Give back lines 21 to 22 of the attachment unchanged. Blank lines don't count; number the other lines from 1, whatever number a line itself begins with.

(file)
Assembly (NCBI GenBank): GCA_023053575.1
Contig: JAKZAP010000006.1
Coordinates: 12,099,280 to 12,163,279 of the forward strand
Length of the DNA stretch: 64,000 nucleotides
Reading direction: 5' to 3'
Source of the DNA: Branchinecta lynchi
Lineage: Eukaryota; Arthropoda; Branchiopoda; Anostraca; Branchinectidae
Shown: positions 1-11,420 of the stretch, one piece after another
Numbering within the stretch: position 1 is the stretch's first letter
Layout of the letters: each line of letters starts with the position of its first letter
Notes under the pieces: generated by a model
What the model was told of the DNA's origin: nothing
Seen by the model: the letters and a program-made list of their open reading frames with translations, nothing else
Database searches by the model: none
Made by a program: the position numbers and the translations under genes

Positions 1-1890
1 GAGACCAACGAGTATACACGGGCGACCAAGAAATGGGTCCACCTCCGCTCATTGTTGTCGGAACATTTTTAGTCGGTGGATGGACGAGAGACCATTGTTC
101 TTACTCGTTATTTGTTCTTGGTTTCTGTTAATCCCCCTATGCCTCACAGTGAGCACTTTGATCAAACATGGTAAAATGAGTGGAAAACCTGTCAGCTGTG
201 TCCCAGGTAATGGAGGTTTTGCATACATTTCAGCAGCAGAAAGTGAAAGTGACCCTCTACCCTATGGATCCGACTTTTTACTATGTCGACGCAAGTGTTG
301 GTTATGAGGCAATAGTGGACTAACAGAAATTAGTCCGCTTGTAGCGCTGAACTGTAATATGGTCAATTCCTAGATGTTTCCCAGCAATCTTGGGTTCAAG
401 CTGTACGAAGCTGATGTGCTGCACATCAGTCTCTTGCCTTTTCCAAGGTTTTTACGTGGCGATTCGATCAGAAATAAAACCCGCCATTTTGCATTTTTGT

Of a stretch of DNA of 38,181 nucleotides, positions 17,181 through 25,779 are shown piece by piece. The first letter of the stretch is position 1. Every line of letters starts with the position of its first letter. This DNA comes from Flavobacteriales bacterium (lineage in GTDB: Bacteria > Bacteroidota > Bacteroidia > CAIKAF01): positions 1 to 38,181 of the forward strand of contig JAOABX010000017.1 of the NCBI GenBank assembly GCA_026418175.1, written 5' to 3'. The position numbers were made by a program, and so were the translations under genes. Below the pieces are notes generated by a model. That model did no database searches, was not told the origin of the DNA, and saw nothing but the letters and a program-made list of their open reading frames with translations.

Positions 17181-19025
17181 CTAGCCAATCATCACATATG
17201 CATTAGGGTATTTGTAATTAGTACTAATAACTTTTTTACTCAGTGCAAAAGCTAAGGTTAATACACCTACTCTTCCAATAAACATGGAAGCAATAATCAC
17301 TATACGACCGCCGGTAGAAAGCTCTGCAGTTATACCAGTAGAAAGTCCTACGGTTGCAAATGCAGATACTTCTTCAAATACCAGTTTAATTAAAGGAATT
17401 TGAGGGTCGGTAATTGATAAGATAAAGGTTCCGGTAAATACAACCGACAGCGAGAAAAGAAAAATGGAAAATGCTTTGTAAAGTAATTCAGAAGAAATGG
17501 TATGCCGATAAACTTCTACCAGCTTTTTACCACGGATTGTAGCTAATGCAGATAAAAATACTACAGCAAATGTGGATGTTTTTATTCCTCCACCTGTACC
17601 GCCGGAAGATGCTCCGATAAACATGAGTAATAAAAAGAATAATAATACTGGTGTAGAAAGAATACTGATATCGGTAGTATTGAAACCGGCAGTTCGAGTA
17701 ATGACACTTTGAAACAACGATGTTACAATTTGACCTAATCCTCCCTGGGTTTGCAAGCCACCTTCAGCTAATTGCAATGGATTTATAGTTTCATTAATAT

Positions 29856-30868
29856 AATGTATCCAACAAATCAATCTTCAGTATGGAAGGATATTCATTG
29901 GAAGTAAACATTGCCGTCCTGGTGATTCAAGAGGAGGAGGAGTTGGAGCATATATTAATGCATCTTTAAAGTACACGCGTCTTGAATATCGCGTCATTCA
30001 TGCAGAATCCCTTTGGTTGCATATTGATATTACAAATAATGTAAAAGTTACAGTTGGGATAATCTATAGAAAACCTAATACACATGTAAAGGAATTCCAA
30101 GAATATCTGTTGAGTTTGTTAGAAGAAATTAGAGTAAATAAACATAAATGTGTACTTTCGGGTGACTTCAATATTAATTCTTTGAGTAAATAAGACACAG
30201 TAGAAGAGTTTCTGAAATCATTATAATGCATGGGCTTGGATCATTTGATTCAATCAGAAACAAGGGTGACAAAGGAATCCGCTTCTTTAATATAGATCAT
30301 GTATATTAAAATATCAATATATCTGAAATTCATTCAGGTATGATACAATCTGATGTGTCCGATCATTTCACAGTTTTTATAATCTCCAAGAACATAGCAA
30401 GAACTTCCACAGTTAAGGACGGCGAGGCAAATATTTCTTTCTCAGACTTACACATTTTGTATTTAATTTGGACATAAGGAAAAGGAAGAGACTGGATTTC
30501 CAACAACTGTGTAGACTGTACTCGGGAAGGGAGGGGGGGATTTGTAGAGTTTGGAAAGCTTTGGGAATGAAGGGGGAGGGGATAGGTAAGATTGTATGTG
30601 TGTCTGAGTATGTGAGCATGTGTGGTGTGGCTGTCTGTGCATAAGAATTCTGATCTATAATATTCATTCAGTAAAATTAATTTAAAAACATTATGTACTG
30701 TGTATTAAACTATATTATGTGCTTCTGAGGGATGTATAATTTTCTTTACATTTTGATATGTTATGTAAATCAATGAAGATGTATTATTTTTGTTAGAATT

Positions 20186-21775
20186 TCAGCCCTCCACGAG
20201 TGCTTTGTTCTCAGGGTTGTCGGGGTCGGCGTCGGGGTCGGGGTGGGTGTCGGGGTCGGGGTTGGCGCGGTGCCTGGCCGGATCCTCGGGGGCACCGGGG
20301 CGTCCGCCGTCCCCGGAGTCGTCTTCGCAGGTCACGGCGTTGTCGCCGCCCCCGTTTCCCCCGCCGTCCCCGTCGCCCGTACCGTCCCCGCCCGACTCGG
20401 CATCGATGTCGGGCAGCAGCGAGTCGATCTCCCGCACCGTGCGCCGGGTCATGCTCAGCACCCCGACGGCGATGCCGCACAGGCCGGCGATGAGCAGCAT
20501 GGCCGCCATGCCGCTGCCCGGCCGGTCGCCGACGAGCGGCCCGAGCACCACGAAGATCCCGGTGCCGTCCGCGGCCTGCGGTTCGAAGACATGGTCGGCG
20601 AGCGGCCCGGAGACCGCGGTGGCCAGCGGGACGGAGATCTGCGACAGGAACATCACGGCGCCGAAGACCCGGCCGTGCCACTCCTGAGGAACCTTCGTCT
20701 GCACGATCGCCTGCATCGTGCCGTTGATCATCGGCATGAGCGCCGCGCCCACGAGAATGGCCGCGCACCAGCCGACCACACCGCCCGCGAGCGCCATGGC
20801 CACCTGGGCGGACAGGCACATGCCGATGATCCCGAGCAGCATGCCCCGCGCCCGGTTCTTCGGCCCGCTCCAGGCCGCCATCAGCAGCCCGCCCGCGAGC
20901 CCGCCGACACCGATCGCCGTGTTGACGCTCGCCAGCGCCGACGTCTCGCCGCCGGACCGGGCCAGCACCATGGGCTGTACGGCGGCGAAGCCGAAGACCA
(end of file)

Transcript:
401 CTGTACGAAGCTGATGTGCTGCACATCAGTCTCTTGCCTTTTCCAAGGTTTTTACGTGGCGATTCGATCAGAAATAAAACCCGCCATTTTGCATTTTTGT

Of a stretch of DNA of 38,181 nucleotides, positions 17,181 through 25,779 are shown piece by piece. The first letter of the stretch is position 1. Every line of letters starts with the position of its first letter. This DNA comes from Flavobacteriales bacterium (lineage in GTDB: Bacteria > Bacteroidota > Bacteroidia > CAIKAF01): positions 1 to 38,181 of the forward strand of contig JAOABX010000017.1 of the NCBI GenBank assembly GCA_026418175.1, written 5' to 3'. The position numbers were made by a program, and so were the translations under genes. Below the pieces are notes generated by a model. That model did no database searches, was not told the origin of the DNA, and saw nothing but the letters and a program-made list of their open reading frames with translations.